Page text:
Last week we featured one of our favorite videos about the economic machine in which Ray Dalio, founder of Bridgewater Associates, talks about how the economy is transaction based. At one point in the video he discusses the use of debt in our economy, noting the difference between using debt to purchase farming equipment and using debt to purchase a flat-screen TV. He points out that the farming equipment will allow the farmer to grow more crops, thereby allowing him to earn more money, increasing his income in addition to providing extra money to pay off the interest on his debt as well as the debt itself. On the other hand, the big screen TV will not make its owner any additional money such that if the buyer does not have the money to buy the TV not only will he not be able to repay his debt, but he won’t have the money to pay the additional interest and will have to borrow even more, launching a vicious cycle of growing debt that can quickly snowball out of control.
Not all debt is bad, but it is often misused. We live in an age where debt is plentiful. In fact, the bond market, which is, in essence, a market of borrowing, is the largest market in terms of asset class type. You can borrow money to buy a new car or a home. You can borrow money to finance a new business idea or to go to college. Every time you swipe your credit card you are borrowing money to purchase something. Debt is everywhere and while it has opened up a world of opportunities to us, it has also caused us to find ourselves in a world full of hurt. If you’re at all familiar with the stock market then you probably remember the financial collapse of 2008, which was caused by a variety of different factors, including debt. Simply put: individuals borrowed large sums of money that they couldn’t pay back causing them to default in very large numbers causing our economy to tank (a bunch of other stuff happened that made it worse, but that's an article for another day). This was an instance where debt was bad. But not all debt is bad. So when is it good?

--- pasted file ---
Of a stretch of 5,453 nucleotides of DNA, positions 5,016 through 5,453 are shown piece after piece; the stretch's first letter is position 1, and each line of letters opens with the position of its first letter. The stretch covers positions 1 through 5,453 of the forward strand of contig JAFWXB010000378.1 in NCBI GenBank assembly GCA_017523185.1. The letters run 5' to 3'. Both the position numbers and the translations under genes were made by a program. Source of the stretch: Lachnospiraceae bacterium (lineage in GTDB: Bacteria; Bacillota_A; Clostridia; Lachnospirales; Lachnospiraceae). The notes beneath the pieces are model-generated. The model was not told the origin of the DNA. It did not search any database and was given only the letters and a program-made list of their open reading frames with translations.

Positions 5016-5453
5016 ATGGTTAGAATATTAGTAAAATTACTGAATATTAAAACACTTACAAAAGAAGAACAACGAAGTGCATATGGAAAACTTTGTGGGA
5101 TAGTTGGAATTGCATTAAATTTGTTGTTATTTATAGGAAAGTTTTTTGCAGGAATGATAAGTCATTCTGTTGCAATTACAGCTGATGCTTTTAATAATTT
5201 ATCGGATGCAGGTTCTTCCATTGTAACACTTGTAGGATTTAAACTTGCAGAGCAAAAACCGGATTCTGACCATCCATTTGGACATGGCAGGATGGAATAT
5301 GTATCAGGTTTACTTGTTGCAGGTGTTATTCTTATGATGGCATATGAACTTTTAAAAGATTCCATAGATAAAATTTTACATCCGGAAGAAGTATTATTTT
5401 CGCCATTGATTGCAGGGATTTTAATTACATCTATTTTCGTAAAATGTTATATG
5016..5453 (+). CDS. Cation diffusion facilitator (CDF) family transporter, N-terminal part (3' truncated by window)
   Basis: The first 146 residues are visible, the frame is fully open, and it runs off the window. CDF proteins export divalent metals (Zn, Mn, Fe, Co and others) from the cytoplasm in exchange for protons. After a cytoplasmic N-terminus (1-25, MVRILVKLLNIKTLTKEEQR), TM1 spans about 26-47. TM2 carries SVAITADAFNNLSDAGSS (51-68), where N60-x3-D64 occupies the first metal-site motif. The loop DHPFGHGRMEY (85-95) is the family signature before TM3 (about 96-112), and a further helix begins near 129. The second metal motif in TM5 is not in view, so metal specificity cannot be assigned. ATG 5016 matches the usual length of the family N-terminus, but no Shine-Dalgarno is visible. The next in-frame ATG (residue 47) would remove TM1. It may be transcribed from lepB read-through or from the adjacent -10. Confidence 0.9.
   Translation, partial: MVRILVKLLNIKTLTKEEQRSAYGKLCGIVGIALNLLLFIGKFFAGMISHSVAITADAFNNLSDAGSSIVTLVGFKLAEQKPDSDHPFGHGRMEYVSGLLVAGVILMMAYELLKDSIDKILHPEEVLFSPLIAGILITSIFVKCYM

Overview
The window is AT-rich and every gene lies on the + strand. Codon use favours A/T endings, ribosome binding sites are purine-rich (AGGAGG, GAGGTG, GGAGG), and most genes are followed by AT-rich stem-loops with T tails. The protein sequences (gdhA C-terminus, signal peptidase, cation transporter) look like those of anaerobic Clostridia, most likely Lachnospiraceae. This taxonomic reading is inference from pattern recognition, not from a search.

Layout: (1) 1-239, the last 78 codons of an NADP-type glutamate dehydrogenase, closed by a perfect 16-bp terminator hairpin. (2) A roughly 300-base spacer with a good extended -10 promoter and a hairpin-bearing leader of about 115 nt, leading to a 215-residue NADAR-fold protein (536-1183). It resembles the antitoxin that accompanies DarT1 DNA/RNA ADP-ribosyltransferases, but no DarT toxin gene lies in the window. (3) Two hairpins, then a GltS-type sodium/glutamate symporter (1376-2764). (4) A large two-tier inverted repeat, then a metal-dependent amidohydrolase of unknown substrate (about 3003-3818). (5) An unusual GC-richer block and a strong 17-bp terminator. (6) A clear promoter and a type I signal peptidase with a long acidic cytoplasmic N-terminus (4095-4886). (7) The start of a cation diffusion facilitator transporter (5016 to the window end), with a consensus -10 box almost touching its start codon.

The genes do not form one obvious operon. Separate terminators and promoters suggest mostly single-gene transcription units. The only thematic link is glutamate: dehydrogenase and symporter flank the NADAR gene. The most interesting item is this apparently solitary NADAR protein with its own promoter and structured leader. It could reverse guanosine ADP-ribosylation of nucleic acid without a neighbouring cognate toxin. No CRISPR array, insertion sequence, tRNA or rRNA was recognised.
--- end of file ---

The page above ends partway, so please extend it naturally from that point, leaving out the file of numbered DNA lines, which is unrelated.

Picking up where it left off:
The concept of borrowing goes way back. There are biblical proverbs and ancient stories about borrowing. Borrowing was initially meant to be used as a way for one individual to grow his (or her) wealth by lending some of it to another person to “invest” in such a way that they made enough money to pocket some and then pay back the loan plus a little (interest). The key word here is invest. Investing implies that there will be a return on the money that you put up; that your investment will grow. The growth is crucial to making debt worthwhile. Consider two examples:
Example 1: Let’s say that you own a retail shop. Your shop is doing well, but you’d like to grow and think that given the demand for your products, you could easily do so with a small infusion of capital. Unfortunately, you yourself don’t have the savings to inject into your company. You currently sell about $500 in merchandise each day, which goes right back into paying your employees and buying new merchandise. However, you could borrow money to buy even more merchandise and in doing so increase your sales so much so that you are able to pay back the loan with interest and still pocket a significant amount of the additional income. You have used the debt to grow your business, pay off your debt, and ultimately increase your income. This is great news! You have used debt in a good way.